NASDAQ Composite Posts Biggest Single-Day Sell-off in More than 2-Years
The major U.S. stock indexes plunged on Wednesday with a steep drop in tech stock leading the broad-based markets lower. The catalyst behind the selling was concerns over rapidly rising interest rates. The move produced the worst sell-off since late January/early February.
In the cash market, the benchmark S&P 500 Index settled at 2785.68, down 94.66 or -3.29%. The blue chip Dow Jones Industrial Average closed at 25598.74, down 831.83 or -3.15% and the tech-driven NASDAQ Composite finished at 7426.65, down 311.37 or -4.02%.
The technology sector was the biggest drag on both the S&P 500 Index and the Dow with the NASDAQ Composite posting is largest single day sell-off since June 24, 2016. The overall tech sector in the S&P 500 posted its worst day in seven years, falling 4.8 percent.
Losses were wide spread among the sub-sectors. Individually, Intel and Microsoft lost more than 3.5 percent each. Shares of Amazon declined 6.2 percent, while Netflix dropped 8.4 percent. Facebook and Apple also declined more than 4 percent each.
So far this month, the S&P 500 Index is down 4.4 percent. The Dow is off by 3.3 percent and the NASDAQ Composite has lost about 7.5 percent.
The Dow also closed on its low, which likely means we’ll see follow-through selling on Thursday.
U.S. Treasury Markets
The stock market rout sent investors scurrying into U.S. government debt markets for safe-haven protection. The move drove Treasury yields lower. Investors were especially concerned earlier in the session when the yield on the benchmark two-year note hit 2.906 percent, its highest level since June 25, 2008. It ended the session at 2.852.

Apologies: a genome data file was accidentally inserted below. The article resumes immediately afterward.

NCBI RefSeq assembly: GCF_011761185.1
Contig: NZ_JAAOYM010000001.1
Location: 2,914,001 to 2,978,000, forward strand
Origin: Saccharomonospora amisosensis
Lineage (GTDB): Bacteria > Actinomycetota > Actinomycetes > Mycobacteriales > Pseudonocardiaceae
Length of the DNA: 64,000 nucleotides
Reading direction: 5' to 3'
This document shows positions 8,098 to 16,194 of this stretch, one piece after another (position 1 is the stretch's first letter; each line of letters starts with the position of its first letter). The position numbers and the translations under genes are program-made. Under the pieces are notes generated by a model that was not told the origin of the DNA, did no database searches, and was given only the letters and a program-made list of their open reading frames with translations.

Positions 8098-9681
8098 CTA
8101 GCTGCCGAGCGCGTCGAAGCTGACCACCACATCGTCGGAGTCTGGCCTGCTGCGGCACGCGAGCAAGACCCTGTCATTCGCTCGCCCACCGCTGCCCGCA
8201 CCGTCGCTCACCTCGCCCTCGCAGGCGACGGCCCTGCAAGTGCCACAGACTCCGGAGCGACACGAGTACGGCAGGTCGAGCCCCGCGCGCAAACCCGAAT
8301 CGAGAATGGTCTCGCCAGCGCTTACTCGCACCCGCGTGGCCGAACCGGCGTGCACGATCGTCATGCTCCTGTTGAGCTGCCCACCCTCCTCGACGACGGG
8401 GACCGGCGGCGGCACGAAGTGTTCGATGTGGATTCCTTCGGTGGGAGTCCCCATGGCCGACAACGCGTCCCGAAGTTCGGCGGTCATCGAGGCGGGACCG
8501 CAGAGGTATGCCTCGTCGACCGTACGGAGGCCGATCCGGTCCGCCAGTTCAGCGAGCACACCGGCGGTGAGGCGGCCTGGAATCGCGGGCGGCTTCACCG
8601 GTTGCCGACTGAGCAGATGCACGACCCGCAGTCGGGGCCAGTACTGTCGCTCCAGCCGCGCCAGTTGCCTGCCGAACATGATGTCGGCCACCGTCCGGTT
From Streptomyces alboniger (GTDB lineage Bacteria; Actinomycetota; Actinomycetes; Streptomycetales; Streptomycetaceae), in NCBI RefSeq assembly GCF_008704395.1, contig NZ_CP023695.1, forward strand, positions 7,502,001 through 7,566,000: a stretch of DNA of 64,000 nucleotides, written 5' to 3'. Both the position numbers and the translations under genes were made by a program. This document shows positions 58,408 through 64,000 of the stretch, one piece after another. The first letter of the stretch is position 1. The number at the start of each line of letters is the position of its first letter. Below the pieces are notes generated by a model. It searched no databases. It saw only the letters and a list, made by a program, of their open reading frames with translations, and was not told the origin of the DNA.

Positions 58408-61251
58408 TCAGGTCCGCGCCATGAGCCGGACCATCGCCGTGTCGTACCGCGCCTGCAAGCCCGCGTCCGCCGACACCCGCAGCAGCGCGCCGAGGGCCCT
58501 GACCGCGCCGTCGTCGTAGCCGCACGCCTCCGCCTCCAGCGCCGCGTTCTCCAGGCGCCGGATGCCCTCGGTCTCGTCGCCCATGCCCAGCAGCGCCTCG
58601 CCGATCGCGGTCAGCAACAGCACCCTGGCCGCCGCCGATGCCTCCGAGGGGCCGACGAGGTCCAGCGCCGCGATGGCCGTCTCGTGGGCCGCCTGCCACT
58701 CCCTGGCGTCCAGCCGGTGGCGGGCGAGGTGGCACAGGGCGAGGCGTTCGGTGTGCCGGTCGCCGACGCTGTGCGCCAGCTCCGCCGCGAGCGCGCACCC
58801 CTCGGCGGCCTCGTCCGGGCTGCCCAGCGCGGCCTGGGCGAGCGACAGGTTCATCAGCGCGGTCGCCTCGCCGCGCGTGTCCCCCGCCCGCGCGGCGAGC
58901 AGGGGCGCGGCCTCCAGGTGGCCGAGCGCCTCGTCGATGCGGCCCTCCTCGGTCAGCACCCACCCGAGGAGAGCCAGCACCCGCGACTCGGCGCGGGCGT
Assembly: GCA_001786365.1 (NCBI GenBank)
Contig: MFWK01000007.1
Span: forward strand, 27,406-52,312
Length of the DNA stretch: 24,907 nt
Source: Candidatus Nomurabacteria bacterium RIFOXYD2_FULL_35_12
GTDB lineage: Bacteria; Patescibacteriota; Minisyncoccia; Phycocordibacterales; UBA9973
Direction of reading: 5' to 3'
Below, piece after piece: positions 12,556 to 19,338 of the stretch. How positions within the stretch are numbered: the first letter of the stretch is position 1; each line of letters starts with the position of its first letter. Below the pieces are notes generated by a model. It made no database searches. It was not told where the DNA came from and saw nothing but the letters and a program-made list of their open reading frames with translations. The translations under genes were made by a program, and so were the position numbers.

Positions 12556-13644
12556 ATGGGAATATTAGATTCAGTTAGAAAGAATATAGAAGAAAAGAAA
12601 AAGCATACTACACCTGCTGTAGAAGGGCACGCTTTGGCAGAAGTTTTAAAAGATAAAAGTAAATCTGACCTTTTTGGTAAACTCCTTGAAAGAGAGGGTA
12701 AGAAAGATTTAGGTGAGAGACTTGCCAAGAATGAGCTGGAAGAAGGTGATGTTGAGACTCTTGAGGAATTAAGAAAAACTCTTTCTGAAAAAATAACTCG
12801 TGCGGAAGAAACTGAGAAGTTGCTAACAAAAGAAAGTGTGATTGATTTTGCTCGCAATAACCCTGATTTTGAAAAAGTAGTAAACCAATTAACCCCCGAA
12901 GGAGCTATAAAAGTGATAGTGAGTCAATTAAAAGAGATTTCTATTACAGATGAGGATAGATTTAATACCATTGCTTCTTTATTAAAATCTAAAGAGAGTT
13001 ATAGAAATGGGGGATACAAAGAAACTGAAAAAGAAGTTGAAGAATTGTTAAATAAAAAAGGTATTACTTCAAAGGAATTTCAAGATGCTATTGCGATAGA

By the end of the session, the yield on the benchmark 10-year Treasury note was down to 3.174 percent, while the yield on the 30-year Treasury bond was at 3.362 percent.
U.S. Economic Reports
Stock and bond investors were spooked early in the session after the Labor Department reported that U.S. producer prices rose 0.2 percent in September, in line with expectations, but recovering from a weak performance in August.
Final demand prices had fallen 0.1 percent in August. In the 12 months through September, the producer price index rose 2.6 percent, slightly less than expected.
In other news, the Treasury Department auctioned $36 billion in 3-year notes a high yield of 2.989 percent. The Treasury Department also auctioned $23 billion in 10-year notes at a high yield of 3.225 percent.